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Harvard's Claudine Gay free speech warrior!

Claudine Gay disinvites Thomas Spritlzer as keynote speaker to the college's annual DEI convention.


Said a visibly upset Gay, "I had no idea he was a White Jewish guy from Highland Park. Jesus H Christ! I mean Hazrat Muhammad. Plus the mouth on this guy...he's worse than those racist bastards who we're grilling me at the hearings. Hey Snitz, consider your white ass canceled!"


Oh, I thought her name was Claudette? She must have changed it...her stage name and all.


Harvard’s Claudine Gay uses ‘free speech’ as a defense after a history of squelching it

By Social rConnor Murnane and Angel Eduardo, NY Post

Published Dec. 11, 2023


During last week’s House Education Committee hearing on campus antisemitism, college presidents like Harvard’s Claudine Gay used free speech grounds to defend anti-Israel protests on campus.


The problem is, Gay’s defense rings hollow when stacked against the university’s reputation.


When it comes to free speech, Harvard is abysmal.


It finished dead last in the 2024 College Free Speech Rankings from our organization, the Foundation for Individual Rights and Expression.


FIRE’s results come from survey data of more than 55,000 students at 248 schools, assessing openness, tolerance, self-expression, administrative support for free speech and campus speech policies.


Harvard’s final score? Zero.

Worse than zero, actually, because FIRE rounded up from -10.69.


Harvard pays lip service to free expression, but its record says otherwise. There have been nine reported attempts in the last five years to punish students, student groups, scholars and speakers for speech protected under First Amendment standards. Seven resulted in sanctions.


While this may seem small, it’s not. One sanction can potentially cause hundreds to self-censor out of fear — and the numbers show they have. Students who report self-censoring “fairly often” or “very often” have increased from 16% in 2021 to 24% in 2023.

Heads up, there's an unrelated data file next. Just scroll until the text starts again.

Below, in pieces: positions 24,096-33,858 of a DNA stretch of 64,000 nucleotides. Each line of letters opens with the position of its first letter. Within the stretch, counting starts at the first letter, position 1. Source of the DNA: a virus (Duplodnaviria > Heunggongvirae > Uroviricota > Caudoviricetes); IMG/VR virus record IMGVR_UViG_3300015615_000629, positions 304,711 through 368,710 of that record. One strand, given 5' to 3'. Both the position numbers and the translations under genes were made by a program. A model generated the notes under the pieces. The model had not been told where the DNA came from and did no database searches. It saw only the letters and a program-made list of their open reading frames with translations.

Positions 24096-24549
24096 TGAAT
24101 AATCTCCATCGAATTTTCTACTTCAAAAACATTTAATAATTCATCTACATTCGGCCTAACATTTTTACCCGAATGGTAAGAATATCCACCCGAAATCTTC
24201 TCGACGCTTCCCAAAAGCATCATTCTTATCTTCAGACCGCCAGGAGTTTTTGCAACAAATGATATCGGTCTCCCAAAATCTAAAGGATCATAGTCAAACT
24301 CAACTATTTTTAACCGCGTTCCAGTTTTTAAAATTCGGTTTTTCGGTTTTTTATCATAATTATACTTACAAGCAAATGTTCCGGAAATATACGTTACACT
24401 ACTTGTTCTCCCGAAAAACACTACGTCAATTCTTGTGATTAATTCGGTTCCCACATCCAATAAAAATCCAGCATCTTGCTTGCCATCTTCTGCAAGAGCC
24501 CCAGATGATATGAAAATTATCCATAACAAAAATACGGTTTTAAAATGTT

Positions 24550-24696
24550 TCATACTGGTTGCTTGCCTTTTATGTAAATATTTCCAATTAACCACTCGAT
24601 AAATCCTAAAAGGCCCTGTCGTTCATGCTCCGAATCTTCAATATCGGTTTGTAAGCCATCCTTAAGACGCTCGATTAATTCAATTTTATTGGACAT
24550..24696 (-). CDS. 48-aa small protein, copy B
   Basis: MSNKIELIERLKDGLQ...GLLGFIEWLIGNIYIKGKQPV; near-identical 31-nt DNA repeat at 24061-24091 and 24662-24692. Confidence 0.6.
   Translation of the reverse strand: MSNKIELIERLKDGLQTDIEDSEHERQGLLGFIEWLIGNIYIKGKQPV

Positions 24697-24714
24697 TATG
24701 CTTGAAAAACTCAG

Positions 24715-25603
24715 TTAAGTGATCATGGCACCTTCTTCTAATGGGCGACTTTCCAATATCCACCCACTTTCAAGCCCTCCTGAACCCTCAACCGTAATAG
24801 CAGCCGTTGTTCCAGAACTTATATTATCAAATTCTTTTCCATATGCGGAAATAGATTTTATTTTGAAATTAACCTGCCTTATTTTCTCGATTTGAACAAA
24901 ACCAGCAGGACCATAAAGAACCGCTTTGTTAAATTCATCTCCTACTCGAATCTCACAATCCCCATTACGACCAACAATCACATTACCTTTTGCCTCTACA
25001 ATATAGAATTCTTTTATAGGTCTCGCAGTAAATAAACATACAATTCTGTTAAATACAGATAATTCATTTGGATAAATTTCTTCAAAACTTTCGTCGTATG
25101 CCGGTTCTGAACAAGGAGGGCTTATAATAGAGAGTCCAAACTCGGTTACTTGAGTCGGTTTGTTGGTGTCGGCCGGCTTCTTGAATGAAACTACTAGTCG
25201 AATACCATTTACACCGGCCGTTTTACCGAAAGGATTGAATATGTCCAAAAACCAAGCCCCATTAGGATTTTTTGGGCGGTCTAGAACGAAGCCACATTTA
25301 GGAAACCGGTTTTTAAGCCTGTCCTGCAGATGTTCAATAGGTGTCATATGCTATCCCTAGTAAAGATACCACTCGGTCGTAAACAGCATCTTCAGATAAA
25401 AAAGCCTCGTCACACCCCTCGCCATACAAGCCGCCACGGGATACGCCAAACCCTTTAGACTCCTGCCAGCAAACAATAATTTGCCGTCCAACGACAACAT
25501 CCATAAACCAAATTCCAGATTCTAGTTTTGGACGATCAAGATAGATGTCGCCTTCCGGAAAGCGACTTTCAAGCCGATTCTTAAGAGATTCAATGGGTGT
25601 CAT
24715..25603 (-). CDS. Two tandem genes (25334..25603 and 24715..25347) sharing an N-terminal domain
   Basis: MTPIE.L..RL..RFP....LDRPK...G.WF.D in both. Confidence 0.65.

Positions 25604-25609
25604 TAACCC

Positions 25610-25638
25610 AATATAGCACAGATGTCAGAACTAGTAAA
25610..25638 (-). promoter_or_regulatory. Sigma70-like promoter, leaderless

That — along with 10 ambiguous or easily abused speech codes, such as vaguely defined requirements that students be “civil” when using computers or networks — is why Harvard consistently lands at the bottom of FIRE’s rankings.


As for whether Claudine Gay can turn things around: We’re hopeful, but her record leaves room for doubt.


In 2019, while still Faculty of Arts and Sciences dean, Gay was instrumental in Ronald S. Sullivan Jr. losing his position as residential dean for representing disgraced film producer Harvey Weinstein.


Rather than respect Sullivan’s constitutional role as a defense attorney, Gay cited student outrage as evidence that “more work must be done to uphold our commitment to the well-being of our students.”


The implication being that for Gay, the constitutionality of a given action or argument may not overcome current student sentiment.


Then there’s Gay’s insistence on institutional activism in response to George Floyd’s death. In an August 2020 memorandum, she noted, “The calls for racial justice heard on our streets also echo on our campus,” and affirmed her “personal commitment” to “institutional change” regarding “the pernicious effects of structural inequality” at Harvard.

By attempting to signal Harvard’s position in this national debate, Gay immediately alienated differing opinions.


This is a far cry from Gay’s sudden recognition that “the pursuit of truth is possible only when freedom of expression is protected and exercised” and that Harvard “will not allow discomfort or disagreement with opinions fairly expressed to impede this pursuit.”

Given this, accusations of double standards on Gay’s part are understandable.


Still, it’s possible Gay sincerely intends to correct course. Her inaugural commitment to “open inquiry and freedom of expression as foundational values” and her defense of “robust debate” at the hearing may signal a welcome change at Harvard. Skepticism is warranted, but cynicism shouldn’t get in the way of progress.


Regardless of Gay’s future, the path back to public respectability for Harvard is clear: consistently defend free expression for all.


Firing Ivy League presidents should only be the beginning

To do this, it must first review campus policies and reform speech-restrictive codes so they respect the individual rights of students and faculty.


It should also adopt a strong institutional commitment to free speech, such as the Chicago Statement on Freedom of Expression. This will ensure Gay’s stated adherence to open inquiry, freedom of expression and robust debate are more than just talk.

Perhaps most important, Harvard must commit to institutional neutrality. As colleges are increasingly called upon to take positions on current issues, the Kalven Report reminds us colleges are not critics but rather “the home and sponsor of critics.”


A university dedicated to neutrality is better positioned to fulfill its mission of generating and disseminating knowledge free from double standards and scandal.


If Harvard and President Gay wish to live up to the motto of “Veritas,” or truth, they must recommit to the fundamental principles of free expression that make the search for truth possible.


Connor Murnane is director of engagement and mobilization at the Foundation for Individual Rights and Expression. Angel Eduardo is senior writer and editor at FIRE.



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